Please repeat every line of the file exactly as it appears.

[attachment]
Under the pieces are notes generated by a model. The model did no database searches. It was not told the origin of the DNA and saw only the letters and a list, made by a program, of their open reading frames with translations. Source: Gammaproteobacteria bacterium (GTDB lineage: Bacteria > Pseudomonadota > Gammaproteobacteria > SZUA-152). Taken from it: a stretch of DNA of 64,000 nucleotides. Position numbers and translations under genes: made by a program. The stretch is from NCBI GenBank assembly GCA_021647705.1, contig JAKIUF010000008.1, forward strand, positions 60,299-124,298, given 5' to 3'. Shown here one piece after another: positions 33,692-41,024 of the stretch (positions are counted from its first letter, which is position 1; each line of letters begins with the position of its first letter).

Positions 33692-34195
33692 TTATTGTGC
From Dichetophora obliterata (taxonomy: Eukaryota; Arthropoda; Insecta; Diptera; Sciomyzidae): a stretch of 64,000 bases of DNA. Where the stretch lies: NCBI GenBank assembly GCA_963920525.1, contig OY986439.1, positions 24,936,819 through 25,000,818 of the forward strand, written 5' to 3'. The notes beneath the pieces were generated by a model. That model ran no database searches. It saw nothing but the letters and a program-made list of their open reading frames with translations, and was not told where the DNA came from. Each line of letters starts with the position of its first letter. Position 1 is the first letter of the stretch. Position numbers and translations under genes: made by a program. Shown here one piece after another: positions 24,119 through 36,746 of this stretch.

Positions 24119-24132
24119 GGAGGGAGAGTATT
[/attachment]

Under the pieces are notes generated by a model. The model did no database searches. It was not told the origin of the DNA and saw only the letters and a list, made by a program, of their open reading frames with translations. Source: Gammaproteobacteria bacterium (GTDB lineage: Bacteria > Pseudomonadota > Gammaproteobacteria > SZUA-152). Taken from it: a stretch of DNA of 64,000 nucleotides. Position numbers and translations under genes: made by a program. The stretch is from NCBI GenBank assembly GCA_021647705.1, contig JAKIUF010000008.1, forward strand, positions 60,299-124,298, given 5' to 3'. Shown here one piece after another: positions 33,692-41,024 of the stretch (positions are counted from its first letter, which is position 1; each line of letters begins with the position of its first letter).

Positions 33692-34195
33692 TTATTGTGC
From Dichetophora obliterata (taxonomy: Eukaryota; Arthropoda; Insecta; Diptera; Sciomyzidae): a stretch of 64,000 bases of DNA. Where the stretch lies: NCBI GenBank assembly GCA_963920525.1, contig OY986439.1, positions 24,936,819 through 25,000,818 of the forward strand, written 5' to 3'. The notes beneath the pieces were generated by a model. That model ran no database searches. It saw nothing but the letters and a program-made list of their open reading frames with translations, and was not told where the DNA came from. Each line of letters starts with the position of its first letter. Position 1 is the first letter of the stretch. Position numbers and translations under genes: made by a program. Shown here one piece after another: positions 24,119 through 36,746 of this stretch.

Positions 24119-24132
24119 GGAGGGAGAGTATT